In Sweden, it is illegal to buy sexual services, but not to sell the use of one’s own body for such services. Running a brothel is legal, too. In the Netherlands, the practice of prostitution is permitted and women have their job regulated with schedules, unions, and contracts of employment, in addition to good working conditions and protected areas to carry out their work.

There philosophy is that customers are paying for a service, and that women must be free to do with their bodies what they wish, and of course always in the best possible conditions.

Across the continent there is a debate about whether prostitution should be legal. There are some who, knowing the dangers that women are exposed to, want to regulate the job to improve their conditions and. But there are others who wish to fully abolish it.

What is clear is that prostitution should not be a stain on such a dazzling city as Barcelona. Should it be allowed provided that it is regulated? Should we turn a blind eye because it is an activity that will always be present? Should we eradicate it because it is an affront to women’s dignity?

Having spoken with the protagonists of this business, what is clear is that regulation would increase the health checks on the sex workers and also help create employment contracts with the same conditions that other professions have. On top of that, regulation would mean that these workers would be at the same level as any other worker in this country.




Words by Marc Alsius, Jorge Enriquez and Clara Pi

One of the worst human rights viol ations that sex workers face involves extortion and coercion by “mafias”.

This is what Irina (not her real name), from Nigeria, says. She contacted people who, at the initial moment of her migration, cheated and extorted her. The National Police, which say that around 90% of sex workers in Spain are victims of exploitation by trafficking networks.

The restrictions on migration to developed countries are the main cause of the increase in trafficking networks. The need for paid work, subsistence and the search for a better quality of life are the general causes that motivate the displacement.

This is what Irina reaffirms when she is asked about why she decided to come to Spain knowing the risks that the trip could entail: “I was looking for freedom, Spain is a free world with a lot of work and good life, they told me”.

To start the process of migrating, economic resources are necessary (€40.000 approx) so all the women build up debts they will probably never be able to repay. “They are not aware of the value 40.000€”, says Mar Creixell, social educator.

These mafias provide the women with false documentationand promise them work in bars as waitresses, as social workers for the elderly or, in the domestic sphere. But once they arrive in the country of origin, they find a very different reality. To guarantee the payment of the debt, they are coerced with threats to their family back home or with voodoo rituals.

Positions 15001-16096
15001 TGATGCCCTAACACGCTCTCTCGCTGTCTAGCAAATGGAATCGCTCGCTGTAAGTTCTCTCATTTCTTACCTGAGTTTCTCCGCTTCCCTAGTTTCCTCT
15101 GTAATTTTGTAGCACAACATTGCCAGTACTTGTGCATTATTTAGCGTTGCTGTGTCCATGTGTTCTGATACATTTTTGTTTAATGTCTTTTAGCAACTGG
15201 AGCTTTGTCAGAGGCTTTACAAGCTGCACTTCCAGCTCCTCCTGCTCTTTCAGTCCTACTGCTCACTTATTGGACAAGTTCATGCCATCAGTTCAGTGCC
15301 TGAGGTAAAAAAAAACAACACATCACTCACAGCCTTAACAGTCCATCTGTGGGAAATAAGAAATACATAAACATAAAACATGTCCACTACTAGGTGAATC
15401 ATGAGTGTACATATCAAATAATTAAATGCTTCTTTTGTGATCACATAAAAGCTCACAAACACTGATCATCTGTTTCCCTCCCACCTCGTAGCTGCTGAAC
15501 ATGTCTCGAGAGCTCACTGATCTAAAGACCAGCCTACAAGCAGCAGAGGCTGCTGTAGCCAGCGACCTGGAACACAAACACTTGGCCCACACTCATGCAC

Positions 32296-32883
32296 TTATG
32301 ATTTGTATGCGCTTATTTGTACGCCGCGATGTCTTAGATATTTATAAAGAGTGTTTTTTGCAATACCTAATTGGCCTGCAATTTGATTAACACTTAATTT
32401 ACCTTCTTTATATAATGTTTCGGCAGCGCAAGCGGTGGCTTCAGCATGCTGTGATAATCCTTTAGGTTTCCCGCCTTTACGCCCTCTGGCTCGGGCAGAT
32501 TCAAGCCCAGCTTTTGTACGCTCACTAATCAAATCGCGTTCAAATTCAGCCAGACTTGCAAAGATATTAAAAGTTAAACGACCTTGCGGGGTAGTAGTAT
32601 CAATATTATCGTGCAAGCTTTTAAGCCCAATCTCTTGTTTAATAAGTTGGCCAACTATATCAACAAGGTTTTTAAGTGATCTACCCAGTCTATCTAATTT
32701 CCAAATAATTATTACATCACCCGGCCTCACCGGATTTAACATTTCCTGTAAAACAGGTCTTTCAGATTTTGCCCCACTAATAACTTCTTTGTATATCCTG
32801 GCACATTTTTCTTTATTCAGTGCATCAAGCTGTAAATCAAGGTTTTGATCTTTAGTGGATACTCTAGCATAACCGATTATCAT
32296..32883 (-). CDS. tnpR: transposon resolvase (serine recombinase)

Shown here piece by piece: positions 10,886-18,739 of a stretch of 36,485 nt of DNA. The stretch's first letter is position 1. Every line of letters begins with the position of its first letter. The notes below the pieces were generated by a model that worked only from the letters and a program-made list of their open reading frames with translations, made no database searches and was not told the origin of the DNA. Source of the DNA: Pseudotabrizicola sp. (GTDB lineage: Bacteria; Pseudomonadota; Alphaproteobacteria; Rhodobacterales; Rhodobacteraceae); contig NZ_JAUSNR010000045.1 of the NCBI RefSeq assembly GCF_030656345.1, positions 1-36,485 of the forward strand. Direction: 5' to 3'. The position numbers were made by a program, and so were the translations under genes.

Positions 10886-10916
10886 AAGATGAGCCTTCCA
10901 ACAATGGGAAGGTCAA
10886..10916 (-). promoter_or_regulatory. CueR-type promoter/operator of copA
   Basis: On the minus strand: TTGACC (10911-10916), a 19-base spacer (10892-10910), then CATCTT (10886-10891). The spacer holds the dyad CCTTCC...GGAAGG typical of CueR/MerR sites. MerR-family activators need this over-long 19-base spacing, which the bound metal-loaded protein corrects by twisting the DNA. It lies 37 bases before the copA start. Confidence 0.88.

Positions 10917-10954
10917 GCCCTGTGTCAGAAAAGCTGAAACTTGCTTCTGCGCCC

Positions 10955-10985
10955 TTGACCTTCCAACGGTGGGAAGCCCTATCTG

Irina came to Spain by from Nigeria via Morocco and she says she was sure she was about to lose her life countless times in the attempt to reach Europe: “I ask God every day, I don’t want to die, I have to give food my family”.

The intermediary who arranged the trip cheated her, assuring her a job in a factory on the outskirts of Barcelona, when in reality, she was taken to a brothel on the road where she was forced into prostitution.

In Barcelona women like Irina are to be found in the streets, squares or parking lotss where they offer their services. In most of the cases, it is the clients who, through eye contact or direct approach, come to inquire about the price and the services.

Irina ensures that she doesn’t pursue her clients: “I sit in a bank with my phone. If any man comes near me and he looks at me I tell him how much I charge and that’s it”. However, some women follow men and offer their services much more directly, a response to the pressures and debts they face from their “superiors”.

If there is prostitution is because there are men who resort to their services. They think that by paying for a service they are entitled to everything. “The culture reifyies the women, turns them into objects” explain Mar Creixell, and adds “currently there is a legal vacuum”.

The current government is trying to achieve guaranteed minimum human rights for sex workers: health care rights, training, employment. For example, through the SAS (Socioeducational Care Service) they have organized street teams that work at night in the different neighborhoods of Barcelona to promote access to these rights. “There are a lot of women working on the street and they don’t know what is the health care, we take care to explain to them how it works and what are the methods to get it, we accompany them during all the process”, explain the social educator Mar Creixell. They are also provided with a space to have a decent room or to access social services even though they don’t have a passport.

Illustration work by Dongri Ji